Damn. I have a story that would take me days to tell. There were sworn depositions, there were corrupt union leaders, ruined careers, someone died - it's a mini-series of a story and even now, 20 years later, it still scares me. Amazingly, though? It was the worst, ugliest, filthiest slug of the whole mess who ended up dead. Not me, ya bastards in my past, I'm still howling.

    •  The EEOC defines three types (22+ / 0-)

      Wiki:

      Unwelcome sexual advances, requests for sexual favors, or other verbal or physical conduct of a sexual nature when:

      1. Submission to such conduct was made either explicitly or implicitly a term or condition of an individual's employment,
      1. Submission to or rejection of such conduct by an individual was used as the basis for employment decisions affecting such individual, or
      1. Such conduct has the purpose or effect of unreasonably interfering with an individual's work performance or creating an intimidating, hostile, or offensive working environment.

      1 and 2 are quid pro quo harassment.  #3 is hostile work environment.  Quid pro quo can be identified by a single occurrence.  A hostile work environment requires serious and frequent conduct unless a single event is extreme.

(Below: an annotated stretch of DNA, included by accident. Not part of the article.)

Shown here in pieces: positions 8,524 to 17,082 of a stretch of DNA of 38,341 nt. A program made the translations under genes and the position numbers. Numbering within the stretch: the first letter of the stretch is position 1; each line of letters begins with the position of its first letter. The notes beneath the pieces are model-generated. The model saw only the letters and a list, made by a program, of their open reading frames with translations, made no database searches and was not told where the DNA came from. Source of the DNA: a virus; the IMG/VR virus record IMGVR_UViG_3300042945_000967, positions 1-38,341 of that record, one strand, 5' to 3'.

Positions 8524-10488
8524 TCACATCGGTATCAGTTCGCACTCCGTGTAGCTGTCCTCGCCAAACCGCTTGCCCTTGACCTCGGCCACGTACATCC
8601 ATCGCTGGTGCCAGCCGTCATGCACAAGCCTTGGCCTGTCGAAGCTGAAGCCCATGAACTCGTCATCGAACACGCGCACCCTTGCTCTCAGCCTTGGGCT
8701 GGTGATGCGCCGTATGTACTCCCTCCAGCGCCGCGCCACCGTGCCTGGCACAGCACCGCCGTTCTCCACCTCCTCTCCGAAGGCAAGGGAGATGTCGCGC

EEOC has more.

    •  A few random thoughts. I assume this community (19+ / 0-)

      college is a public institution and therefore subject to state and federal law regarding workplace discrimination.  Does the college have an EEOC representative?  The college is not practicing good risk management if it has knowledge these two male supervisory personnel are commenting on issues which  invoke privacy issues re the employees, making comments which set up claims for "uncomfortable in the workplace" claims, which can involve a third party who hears the comments but which were not made to or about the third party,  etc.

      Having been involved in a very little bit of litigation involving a state universities and sexual harassment claim brought by a female students against male academics, my conclusion is that the less anyone says to anyone outside the complaint process, the better.   Use the complaint process.  

      In conclusion, I can certainly understand why you choose to move on.        

    •  Elise (11+ / 0-)

      it sounds like a terrible place to work.  I really appreciate the diary about it - I think a lot of folks think of "sexual harassment" as a claim made by anti-sex crusaders. Of course, those folks probably aren't reading this diary...